You don’t have to be handy to find and fix water leaks in your own home. It can be as simple as check, twist and replace. And a little effort can yield big savings in both water and dollars.
From March 14-20, the Metropolitan North Georgia Water Planning District is participating in the EPA’s Fix a Leak Week to spread the word about the importance of water conservation in the Atlanta region. During the week, we will share water-saving tips that can help you find and fix leaks in your household plumbing fixtures and irrigation systems.
Household leaks, whether from a toilet or faucet, can quickly add up. The average household wastes 10,000 gallons of water each year due to leaks – that’s enough water for a family to do laundry for 10 months. Fixing those leaks can save up to 10 percent on your water bill.For Fix a Leak Week, find and fix household water leaks. Save water and dollars! Click To Tweet
Since the adoption of the Metro Water District’s Water Supply and Water Conservation Management Plan in 2003, total water use in the district has dropped by more than 10 percent, even as our region’s population has increased by one million.
That’s a big accomplishment, but our work on water conservation is not complete. As the region grows, we must continually improve our efforts to conserve water and improve water infrastructure so that we can be good stewards of our water supply.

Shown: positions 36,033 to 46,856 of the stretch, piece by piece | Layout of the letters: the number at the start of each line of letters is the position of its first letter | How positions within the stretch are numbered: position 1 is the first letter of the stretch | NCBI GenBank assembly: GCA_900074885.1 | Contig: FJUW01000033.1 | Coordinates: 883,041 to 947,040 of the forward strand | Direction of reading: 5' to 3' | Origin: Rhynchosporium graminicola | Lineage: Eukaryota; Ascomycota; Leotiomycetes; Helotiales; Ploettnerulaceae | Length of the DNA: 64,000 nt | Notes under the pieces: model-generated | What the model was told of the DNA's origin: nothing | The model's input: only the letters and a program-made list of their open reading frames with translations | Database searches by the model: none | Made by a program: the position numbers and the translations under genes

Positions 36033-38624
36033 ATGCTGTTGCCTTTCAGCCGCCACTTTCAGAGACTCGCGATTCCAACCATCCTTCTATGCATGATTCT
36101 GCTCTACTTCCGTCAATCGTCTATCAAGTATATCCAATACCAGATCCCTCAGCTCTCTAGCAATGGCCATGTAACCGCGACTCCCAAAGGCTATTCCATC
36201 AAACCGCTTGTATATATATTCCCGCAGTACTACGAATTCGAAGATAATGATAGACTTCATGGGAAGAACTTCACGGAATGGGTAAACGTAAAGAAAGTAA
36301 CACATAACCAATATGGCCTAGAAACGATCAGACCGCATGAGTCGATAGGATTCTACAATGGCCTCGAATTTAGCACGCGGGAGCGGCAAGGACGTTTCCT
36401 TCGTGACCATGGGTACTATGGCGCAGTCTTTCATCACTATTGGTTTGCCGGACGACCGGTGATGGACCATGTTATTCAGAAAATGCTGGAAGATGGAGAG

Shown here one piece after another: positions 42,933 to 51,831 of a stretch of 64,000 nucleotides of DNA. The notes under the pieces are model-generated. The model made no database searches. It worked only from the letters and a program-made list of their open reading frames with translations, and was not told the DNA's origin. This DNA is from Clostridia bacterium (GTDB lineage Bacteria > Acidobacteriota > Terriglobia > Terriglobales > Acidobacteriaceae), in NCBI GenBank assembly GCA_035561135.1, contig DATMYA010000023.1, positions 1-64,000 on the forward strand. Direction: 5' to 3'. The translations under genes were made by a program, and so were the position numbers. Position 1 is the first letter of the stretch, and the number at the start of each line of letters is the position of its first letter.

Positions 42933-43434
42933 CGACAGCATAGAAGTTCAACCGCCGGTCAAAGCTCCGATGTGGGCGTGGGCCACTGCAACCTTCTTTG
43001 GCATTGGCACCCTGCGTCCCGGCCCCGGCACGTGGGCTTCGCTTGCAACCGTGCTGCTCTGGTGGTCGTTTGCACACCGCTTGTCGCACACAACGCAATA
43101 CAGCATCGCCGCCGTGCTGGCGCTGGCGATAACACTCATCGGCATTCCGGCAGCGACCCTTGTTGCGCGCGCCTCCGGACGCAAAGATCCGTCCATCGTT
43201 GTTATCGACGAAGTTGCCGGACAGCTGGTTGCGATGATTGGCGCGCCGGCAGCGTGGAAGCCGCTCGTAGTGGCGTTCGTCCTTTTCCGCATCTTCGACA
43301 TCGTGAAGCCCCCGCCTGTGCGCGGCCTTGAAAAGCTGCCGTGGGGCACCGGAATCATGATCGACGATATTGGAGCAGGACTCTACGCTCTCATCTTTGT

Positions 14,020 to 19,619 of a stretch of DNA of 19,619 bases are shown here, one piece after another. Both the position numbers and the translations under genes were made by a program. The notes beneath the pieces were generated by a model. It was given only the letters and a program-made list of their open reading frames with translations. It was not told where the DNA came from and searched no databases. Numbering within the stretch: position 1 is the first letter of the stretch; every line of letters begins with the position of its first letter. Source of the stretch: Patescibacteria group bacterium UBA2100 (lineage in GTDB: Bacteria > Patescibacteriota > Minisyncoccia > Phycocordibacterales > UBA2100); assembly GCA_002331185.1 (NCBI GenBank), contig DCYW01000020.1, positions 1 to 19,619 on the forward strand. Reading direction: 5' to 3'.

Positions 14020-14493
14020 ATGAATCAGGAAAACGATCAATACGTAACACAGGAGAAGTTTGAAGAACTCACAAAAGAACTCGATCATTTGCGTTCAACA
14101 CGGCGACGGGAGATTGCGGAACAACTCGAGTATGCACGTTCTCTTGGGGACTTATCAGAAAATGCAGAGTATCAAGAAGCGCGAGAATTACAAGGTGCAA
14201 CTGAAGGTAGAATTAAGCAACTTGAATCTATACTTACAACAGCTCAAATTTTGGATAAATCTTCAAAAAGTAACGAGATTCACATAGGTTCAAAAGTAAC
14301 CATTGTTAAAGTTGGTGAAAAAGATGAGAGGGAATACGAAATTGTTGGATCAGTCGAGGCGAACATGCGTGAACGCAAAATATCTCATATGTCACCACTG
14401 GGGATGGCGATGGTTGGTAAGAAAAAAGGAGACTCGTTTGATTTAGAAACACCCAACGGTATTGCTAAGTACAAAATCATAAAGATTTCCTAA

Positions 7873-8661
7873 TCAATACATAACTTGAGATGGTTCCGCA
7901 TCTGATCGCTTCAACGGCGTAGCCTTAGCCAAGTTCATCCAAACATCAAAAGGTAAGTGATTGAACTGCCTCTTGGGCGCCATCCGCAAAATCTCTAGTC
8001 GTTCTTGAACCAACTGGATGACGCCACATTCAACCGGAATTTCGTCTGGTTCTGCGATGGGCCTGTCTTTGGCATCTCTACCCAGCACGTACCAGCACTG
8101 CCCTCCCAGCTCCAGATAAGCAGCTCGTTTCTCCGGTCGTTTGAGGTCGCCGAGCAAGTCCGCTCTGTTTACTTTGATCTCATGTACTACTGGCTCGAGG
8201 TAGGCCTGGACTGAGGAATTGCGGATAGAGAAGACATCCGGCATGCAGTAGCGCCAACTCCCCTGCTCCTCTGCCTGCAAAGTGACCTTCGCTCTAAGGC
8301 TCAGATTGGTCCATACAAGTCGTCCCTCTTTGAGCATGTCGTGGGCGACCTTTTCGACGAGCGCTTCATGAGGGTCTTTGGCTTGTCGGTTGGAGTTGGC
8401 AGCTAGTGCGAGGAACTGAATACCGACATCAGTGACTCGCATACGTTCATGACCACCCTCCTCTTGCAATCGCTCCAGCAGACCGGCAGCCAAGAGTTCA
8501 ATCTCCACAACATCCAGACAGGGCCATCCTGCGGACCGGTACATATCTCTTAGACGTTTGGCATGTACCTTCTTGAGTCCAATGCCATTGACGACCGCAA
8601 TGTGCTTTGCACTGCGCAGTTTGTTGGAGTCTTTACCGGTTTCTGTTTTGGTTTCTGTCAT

So, make some time this week to check your home for leaks and fix any problems that you find.
Also, join us on Saturday, March 19, for the Water Drop Dash 5K along the Chattahoochee River in Roswell. The race is a fun, family-friendly way to promote the importance of protecting and conserving our region’s water supply.
Following the 5K race, there will be a Kid’s Fun Run (with mascots!) and a Water Festival that features games, face painting and giveaways, including high-efficiency shower heads and outdoor water conservation kits.
Join the fun at the Water Drop Dash 5K, and remember to check, twist and replace during Fix a Leak Week:
CHECK for leaks. Look for dripping faucets, showerheads, sprinklers and other fixtures. Check for toilets with silent leaks by putting a few drops of food coloring into the tank, waiting 10 minutes to see if color appears in the bowl before you flush. If you see color, you’ve got a leak. Don’t forget to check irrigation systems and spigots, too.
TWIST on a new aerator. To use less water without a noticeable difference in flow, install a WaterSense labeled aerator on your bathroom faucet. Also, make sure to tighten hose and pipe connections.
REPLACE the fixture if necessary. An old or worn–out rubber flapper is a common reason why toilets leak. Replacing one can be as quick and easy as bringing the old flapper to the home improvement store for comparison when purchasing a new one, and following an online tutorial or the directions of your local hardware store retailer. If you are replacing leaky faucets or showerheads, be sure to purchase WaterSense labeled models, which are independently certified to use 20 percent less water and perform as well as or better than standard models.
For more tips on how to conserve water, visit mydropcounts.org.